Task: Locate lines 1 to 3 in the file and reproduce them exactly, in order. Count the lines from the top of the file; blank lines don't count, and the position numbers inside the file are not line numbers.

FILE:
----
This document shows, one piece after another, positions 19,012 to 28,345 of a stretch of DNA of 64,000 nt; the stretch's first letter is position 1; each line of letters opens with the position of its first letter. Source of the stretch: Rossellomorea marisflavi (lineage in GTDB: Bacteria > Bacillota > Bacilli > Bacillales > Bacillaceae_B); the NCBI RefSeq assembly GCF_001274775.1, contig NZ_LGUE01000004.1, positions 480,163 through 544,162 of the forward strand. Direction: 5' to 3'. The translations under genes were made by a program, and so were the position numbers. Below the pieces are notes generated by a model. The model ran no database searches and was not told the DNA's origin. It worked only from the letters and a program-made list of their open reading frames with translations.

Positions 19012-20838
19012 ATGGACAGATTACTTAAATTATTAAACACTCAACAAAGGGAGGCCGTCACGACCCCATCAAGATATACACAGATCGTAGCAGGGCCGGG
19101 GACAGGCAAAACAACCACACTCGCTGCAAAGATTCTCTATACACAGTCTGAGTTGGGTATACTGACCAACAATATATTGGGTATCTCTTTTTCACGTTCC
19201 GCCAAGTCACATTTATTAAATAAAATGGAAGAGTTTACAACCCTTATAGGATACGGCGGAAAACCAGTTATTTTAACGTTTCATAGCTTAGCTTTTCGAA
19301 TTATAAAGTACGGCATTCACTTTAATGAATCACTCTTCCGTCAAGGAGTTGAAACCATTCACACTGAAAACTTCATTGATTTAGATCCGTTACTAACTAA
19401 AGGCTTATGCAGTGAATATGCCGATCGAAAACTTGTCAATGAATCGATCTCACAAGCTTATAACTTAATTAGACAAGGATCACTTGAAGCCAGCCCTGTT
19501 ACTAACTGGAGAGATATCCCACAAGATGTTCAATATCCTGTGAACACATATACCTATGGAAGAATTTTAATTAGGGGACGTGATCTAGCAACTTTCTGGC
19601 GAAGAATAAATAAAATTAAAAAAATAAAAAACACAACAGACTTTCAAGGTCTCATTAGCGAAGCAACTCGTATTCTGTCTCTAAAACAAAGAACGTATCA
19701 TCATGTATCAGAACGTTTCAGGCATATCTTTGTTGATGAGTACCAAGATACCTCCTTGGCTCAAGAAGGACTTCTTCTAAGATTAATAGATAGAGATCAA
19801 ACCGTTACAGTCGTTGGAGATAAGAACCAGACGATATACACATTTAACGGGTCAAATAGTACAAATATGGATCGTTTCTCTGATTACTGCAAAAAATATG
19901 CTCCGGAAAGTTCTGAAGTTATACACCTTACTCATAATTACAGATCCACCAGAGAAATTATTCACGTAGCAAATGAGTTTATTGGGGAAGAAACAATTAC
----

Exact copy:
This document shows, one piece after another, positions 19,012 to 28,345 of a stretch of DNA of 64,000 nt; the stretch's first letter is position 1; each line of letters opens with the position of its first letter. Source of the stretch: Rossellomorea marisflavi (lineage in GTDB: Bacteria > Bacillota > Bacilli > Bacillales > Bacillaceae_B); the NCBI RefSeq assembly GCF_001274775.1, contig NZ_LGUE01000004.1, positions 480,163 through 544,162 of the forward strand. Direction: 5' to 3'. The translations under genes were made by a program, and so were the position numbers. Below the pieces are notes generated by a model. The model ran no database searches and was not told the DNA's origin. It worked only from the letters and a program-made list of their open reading frames with translations.

Positions 19012-20838
19012 ATGGACAGATTACTTAAATTATTAAACACTCAACAAAGGGAGGCCGTCACGACCCCATCAAGATATACACAGATCGTAGCAGGGCCGGG